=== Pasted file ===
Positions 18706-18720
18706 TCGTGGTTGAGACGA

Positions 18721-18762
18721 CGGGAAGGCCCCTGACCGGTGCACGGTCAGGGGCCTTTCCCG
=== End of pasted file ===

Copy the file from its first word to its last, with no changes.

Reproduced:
Positions 18706-18720
18706 TCGTGGTTGAGACGA

Positions 18721-18762
18721 CGGGAAGGCCCCTGACCGGTGCACGGTCAGGGGCCTTTCCCG